Some in Congress are proposing a mammoth piece of draft crypto legislation © Drew Angerer/Getty Images

The writer is professor at the American University Washington College of Law

The regulatory pressure is mounting on the crypto world in the biggest and most important market, the US.

The Securities and Exchange Commission this week commenced an enforcement action against crypto exchange Coinbase for failing to comply with securities registration requirements. This followed hot on the heels of Monday’s action against the Binance exchange.

The Binance complaint is filled with damning allegations on its business model, including the now famous quote attributed to a senior compliance officer: “We are operating as a fking unlicensed securities exchange in the USA bro.”

After the failures of crypto operations Terra/Luna, Celsius and FTX, most consumers have now wised up to the perils of crypto investment. According to one recent survey, 75 per cent of Americans who have heard of cryptocurrencies are not confident in their safety and reliability. The crypto industry’s parade of fraud and failure may also even be starting to wear down its previously stalwart venture capital supporters: there are some indications that some crypto venture capital investors are shifting their focus to artificial intelligence. 

In this context, it’s particularly jarring to see Republican members of Congress propose a mammoth piece of draft legislation that is a prettily wrapped gift for the crypto industry. These members of Congress seem determined to legislate a market for crypto that the industry is struggling to sustain on its own. To paraphrase the character Regina George in the film Mean Girls, lawmakers should stop trying to make crypto happen.

This latest proposal repeats many of the problems from earlier proposals for crypto legislation. It takes jurisdiction over many crypto assets away from the Securities and Exchange Commission and gives it to the Commodity Futures Trading Commission (which is much smaller and has limited experience regulating retail-dominated markets). Like earlier proposals, this could also create opportunities for traditional financial assets to sidestep existing financial regulation simply by recording ownership on a public blockchain.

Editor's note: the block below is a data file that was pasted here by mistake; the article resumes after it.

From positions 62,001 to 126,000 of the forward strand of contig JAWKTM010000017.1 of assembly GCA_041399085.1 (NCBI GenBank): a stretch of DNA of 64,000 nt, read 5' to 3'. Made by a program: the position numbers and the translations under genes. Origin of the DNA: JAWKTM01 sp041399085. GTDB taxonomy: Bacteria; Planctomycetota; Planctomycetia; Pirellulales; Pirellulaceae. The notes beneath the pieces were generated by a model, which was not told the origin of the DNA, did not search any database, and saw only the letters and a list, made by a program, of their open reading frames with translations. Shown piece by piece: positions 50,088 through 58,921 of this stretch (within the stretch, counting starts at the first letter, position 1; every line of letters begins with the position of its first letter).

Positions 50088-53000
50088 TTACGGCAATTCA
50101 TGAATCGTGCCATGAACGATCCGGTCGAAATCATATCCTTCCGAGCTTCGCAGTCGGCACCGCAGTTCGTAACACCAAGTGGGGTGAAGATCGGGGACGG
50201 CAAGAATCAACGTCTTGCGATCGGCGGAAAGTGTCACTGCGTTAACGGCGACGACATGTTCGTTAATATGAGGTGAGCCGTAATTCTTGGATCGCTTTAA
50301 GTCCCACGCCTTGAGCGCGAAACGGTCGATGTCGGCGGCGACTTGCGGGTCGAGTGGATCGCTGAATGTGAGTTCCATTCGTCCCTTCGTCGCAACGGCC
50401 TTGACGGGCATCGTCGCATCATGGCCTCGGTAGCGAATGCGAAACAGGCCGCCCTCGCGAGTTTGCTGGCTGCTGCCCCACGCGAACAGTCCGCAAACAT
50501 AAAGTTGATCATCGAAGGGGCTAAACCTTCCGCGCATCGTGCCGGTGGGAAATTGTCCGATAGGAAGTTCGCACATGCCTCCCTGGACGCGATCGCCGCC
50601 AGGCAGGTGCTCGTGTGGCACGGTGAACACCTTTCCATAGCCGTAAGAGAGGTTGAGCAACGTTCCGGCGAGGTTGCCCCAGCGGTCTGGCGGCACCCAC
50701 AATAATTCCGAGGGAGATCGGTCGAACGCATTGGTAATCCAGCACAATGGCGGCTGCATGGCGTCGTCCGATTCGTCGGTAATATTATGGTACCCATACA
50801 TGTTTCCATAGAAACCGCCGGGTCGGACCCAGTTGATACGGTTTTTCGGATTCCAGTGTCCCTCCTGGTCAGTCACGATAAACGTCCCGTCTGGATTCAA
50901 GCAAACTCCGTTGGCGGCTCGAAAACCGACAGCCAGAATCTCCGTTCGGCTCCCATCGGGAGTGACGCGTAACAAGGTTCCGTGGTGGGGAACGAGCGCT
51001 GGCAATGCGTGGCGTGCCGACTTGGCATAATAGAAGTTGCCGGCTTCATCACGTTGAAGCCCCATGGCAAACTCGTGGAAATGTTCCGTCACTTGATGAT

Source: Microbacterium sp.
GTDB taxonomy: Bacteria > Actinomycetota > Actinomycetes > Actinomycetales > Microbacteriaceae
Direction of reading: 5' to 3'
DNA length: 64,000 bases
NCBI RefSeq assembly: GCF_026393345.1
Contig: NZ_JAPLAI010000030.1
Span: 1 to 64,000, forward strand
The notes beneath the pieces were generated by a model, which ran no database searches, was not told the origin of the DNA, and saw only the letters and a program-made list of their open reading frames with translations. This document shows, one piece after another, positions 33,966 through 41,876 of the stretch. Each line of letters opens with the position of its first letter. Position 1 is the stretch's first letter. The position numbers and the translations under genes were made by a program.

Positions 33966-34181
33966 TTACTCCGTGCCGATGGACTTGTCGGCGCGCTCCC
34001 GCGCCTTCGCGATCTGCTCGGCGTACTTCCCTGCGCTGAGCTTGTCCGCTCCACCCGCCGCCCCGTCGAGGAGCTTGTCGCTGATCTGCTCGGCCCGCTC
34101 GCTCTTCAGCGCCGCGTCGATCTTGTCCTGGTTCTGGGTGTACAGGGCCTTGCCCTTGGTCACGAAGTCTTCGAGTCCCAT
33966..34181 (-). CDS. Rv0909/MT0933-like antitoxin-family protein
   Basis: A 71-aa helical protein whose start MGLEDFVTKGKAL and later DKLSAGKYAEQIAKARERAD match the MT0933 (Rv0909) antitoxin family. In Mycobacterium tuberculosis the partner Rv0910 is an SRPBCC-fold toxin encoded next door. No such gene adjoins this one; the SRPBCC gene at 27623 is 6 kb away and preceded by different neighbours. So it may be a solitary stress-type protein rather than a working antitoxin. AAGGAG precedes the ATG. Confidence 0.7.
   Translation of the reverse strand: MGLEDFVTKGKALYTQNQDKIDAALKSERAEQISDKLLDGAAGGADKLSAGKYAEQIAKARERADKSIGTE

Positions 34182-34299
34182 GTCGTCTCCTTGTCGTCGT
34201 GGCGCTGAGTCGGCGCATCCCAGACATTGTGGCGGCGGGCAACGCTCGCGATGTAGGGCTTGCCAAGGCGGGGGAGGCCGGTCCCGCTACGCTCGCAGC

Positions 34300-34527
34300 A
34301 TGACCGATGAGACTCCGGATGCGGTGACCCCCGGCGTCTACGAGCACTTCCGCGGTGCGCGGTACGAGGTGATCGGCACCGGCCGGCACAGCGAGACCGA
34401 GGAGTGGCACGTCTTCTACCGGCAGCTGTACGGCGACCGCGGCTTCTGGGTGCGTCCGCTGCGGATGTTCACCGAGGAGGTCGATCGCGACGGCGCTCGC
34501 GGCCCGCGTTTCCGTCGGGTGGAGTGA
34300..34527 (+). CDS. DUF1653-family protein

What is particularly notable about this proposed legislation, though, is its staggering complexity. The proposal is 162-pages long, and peppered with extremely dense and complicated definitions. This kind of legislation would soon become outdated, because it is so closely tied to how the crypto industry and its underlying technology operate at this particular moment in time. Its complexity would also undoubtedly create many loopholes for the crypto industry to exploit.

As economists Andy Haldane and Vasileios Madouros wisely counselled, “as you do not fight fire with fire, you do not fight complexity with complexity”. Blunter, simpler rules are a more effective way of protecting the public from harm — but the crypto industry is intent on convincing lawmakers that blockchain technology needs its own bespoke, highly exploitable rule book. 

This proposal is also notable for being particularly hostile to the SEC. It creates legal presumptions that favour the industry that are hard for the regulator to rebut. And it requires the SEC to implement bespoke exemptions that will expose retail investors to the crypto industry’s harms. Perhaps most egregiously, Section 504 of the proposal provides a new weapon for industry — not just the crypto industry, but any firm under the SEC’s jurisdiction — to challenge its rulemakings.

The SEC was created to protect investors from harm, but this legislation would require it to also consider whether its rulemakings “promote innovation”. This superficially neutral requirement could be weaponised like requirements to provide cost-benefit analysis on rule changes before it. Litigants would petition courts to strike down SEC rules for perceived impediments to innovation.

In reality, a lot of financial innovation is designed to serve the innovator, not the public. If SEC rulemakings accommodate private sector innovation in the way this draft legislation intends, that will fundamentally undermine the investor protection mission of the regulator.

FTX’s Sam Bankman-Fried supported previous US legislative proposals; Binance’s Changpeng Zhao backed the EU’s Markets in Crypto Assets regulation, due to come into force in 2024. Proposal after proposal seems designed to legitimise crypto as an investment option. If this current proposal were to become law, traditional finance would inevitably become intertwined with the FTXs and Binances of the world, with all the instability that would entail.

And for what? Blockchain technology has extremely limited utility. And the crypto industry built upon that technology can never deliver on its promises. The rest of the world is increasingly waking up to these limitations — Congress needs to wake up too, and stop trying to make crypto happen.  

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